Koval on Rychterová and Klaniczay and Kras and Pohl, 'Times of Upheaval: Four Medievalists in Twentieth-Century Central Europe. Conversations with Jerzy Kłoczowski, János M. Bak, František Šmahel, and Herwig Wolfram'
Pavlína Rychterová, Gábor Klaniczay, Paweł Kras, Walter Pohl, eds. Times of Upheaval: Four Medievalists in Twentieth-Century Central Europe. Conversations with Jerzy Kłoczowski, János M. Bak, František Šmahel, and Herwig Wolfram. Budapest: Central European University Press, 2019. 390 pp. $40.00 (paper), ISBN 978-963-386-305-3.
Reviewed by Matt Koval (Valencia College, West Campus) Published on H-Poland (April, 2020) Commissioned by Anna Muller (University of Michigan - Dearborn)
Printable Version: http://www.h-net.org/reviews/showpdf.php?id=54452
In Times of Upheaval: Four Medievalists in Twentieth-Century Central Europe. Conversations with Jerzy Kłoczowski, János M. Bak, František Šmahel, and Herwig Wolfram, readers are provided with a glimpse into the lives of four of the most iconic medieval historians of the twentieth century. This privileged access is mediated to us not through a journalist but through those most influenced by these giants, namely, their students, who themselves have now, in turn, achieved international acclaim. The details of the lives of these historians, both personal and professional, unfold through four separate interviews, or perhaps more accurately conversations, in which the interviewer covers the course of the interviewee’s life in a roughly chronological order. All topics are open for discussion, including family, experiences, scholarly career, historiographical influences, and larger political and social events/movements. Despite being noted as historians, we find that these four men not only reflected on events from the deep past but were also active participants in the making of the twentieth and twenty-first centuries.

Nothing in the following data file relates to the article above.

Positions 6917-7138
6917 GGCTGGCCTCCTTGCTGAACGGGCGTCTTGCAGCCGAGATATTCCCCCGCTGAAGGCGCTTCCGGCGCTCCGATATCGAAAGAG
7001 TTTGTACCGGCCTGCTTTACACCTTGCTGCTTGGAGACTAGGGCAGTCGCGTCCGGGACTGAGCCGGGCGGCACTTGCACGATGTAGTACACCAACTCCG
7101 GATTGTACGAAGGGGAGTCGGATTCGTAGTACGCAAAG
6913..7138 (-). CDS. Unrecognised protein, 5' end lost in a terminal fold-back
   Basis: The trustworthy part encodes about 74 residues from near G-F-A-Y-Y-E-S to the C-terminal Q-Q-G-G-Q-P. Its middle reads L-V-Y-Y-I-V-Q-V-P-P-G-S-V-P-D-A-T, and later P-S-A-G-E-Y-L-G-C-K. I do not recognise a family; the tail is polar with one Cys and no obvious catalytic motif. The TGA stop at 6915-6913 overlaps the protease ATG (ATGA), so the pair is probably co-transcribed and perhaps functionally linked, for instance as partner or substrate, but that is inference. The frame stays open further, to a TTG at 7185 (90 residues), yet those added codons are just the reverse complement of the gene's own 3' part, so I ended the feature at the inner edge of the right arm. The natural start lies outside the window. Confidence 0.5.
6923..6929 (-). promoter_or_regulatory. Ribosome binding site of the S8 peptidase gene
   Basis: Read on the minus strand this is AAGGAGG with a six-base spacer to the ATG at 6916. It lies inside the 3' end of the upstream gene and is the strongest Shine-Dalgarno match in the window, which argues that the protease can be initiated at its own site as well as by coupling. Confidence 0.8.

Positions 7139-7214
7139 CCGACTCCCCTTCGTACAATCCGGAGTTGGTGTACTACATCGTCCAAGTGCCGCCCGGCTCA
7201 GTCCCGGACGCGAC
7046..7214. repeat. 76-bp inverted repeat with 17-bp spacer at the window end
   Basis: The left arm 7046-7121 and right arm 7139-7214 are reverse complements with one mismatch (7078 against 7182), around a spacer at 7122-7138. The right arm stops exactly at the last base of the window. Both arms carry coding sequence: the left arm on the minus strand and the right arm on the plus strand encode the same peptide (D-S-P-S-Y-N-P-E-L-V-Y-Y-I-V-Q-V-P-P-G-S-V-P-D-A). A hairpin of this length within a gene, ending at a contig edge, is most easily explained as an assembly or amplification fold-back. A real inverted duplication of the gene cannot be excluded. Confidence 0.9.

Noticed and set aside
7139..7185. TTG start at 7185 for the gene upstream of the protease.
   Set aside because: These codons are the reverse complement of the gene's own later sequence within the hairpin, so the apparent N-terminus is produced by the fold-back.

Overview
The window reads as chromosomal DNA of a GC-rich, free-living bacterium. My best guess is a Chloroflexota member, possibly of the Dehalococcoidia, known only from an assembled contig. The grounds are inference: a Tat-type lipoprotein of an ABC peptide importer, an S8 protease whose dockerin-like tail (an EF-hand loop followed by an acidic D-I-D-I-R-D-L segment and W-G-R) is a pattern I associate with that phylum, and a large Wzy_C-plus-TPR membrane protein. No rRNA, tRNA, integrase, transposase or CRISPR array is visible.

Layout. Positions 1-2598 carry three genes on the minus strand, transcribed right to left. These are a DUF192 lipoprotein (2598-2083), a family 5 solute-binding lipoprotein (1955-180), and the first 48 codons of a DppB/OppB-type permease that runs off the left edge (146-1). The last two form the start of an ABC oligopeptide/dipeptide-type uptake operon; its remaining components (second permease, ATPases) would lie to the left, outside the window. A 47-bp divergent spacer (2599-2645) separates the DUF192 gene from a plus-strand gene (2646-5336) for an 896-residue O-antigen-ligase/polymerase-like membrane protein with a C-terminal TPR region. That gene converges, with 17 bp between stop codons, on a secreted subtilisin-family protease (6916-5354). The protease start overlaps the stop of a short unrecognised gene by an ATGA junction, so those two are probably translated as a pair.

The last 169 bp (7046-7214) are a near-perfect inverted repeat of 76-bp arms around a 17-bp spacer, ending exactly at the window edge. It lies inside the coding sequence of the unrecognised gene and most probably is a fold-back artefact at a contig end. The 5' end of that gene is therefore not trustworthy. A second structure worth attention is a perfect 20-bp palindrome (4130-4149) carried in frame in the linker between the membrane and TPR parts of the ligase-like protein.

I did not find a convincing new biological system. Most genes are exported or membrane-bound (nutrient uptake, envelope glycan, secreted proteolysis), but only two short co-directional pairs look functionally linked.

It is, perhaps, the stories associated with these four scholars as they navigated their tumultuous milieu that will most impress readers, as they encounter historians who by no means fit the stereotype of an ivory tower recluse, detached and irrelevant. Jerzy Kłoczowski stands out in this regard from his peers. While still a clandestine secondary school student in occupied Poland during the Second World War, he was also a commander in the Home Army and in performing this role was wounded during the famous Warsaw Uprising against Nazi occupation in 1944, with the result that his right arm had to be amputated. Escaping arrest by Soviet authorities for his service with the Home Army, Kłoczowski studied at the newly resurrected Adam Mickiewicz University in Poznań and was later employed at the Catholic University in Lublin beginning in 1950, a rare Catholic organization that found a way to balance cultural resistance against the communist government with official acquiescence to it. While Kłoczowski’s career survived his past, František Šmahel was not so fortunate. His associations and publications caused him trouble in the long “normalization” process after the Prague Spring and he was terminated from his position as researcher at the Czechoslovak Academy of Sciences’ Institute of History in 1974, and for the next five years he worked as a Prague tram driver, where he remained until he could secure a job at the Tábor Museum. He was not restored to the Institute of History until 1990, when he, in a rare turn of fate, became its director. Of all medievalists in the book, János M. Bak faced the most extreme consequences of authoritarian attitudes. Despite being an early member of the Communist Party, his bourgeois family background and his connections with prominent rebels made his academic situation in Hungary untenable after 1956, and seeing choice between professional failure or flight, he chose the latter. After additional schooling in Germany, as well as holding a job as a Morse code operator on a ship, Bak ended up as a professor at the University of British Columbia for twenty-five years. The fall of the wall created a new opportunity for him to return to his homeland, where he helped to build a medieval studies program built on Western models at the remarkable and increasingly controversial (under Viktor Orban’s government) Central European University. While Herwig Wolfram’s life featured much less drama than the other three scholars, surviving both war and occupation with little tragedy or hardship, he nevertheless had opportunities to participate in events of regional and national significance, such as when in 1981 he organized the massive exhibition on the late medieval Austrian family Kuenringer. This event drew over four hundred thousand people, featured spectacular treasures, and, having political overtones, was attended by such exalted figures as Austrian president Rudolf Kirchschläger.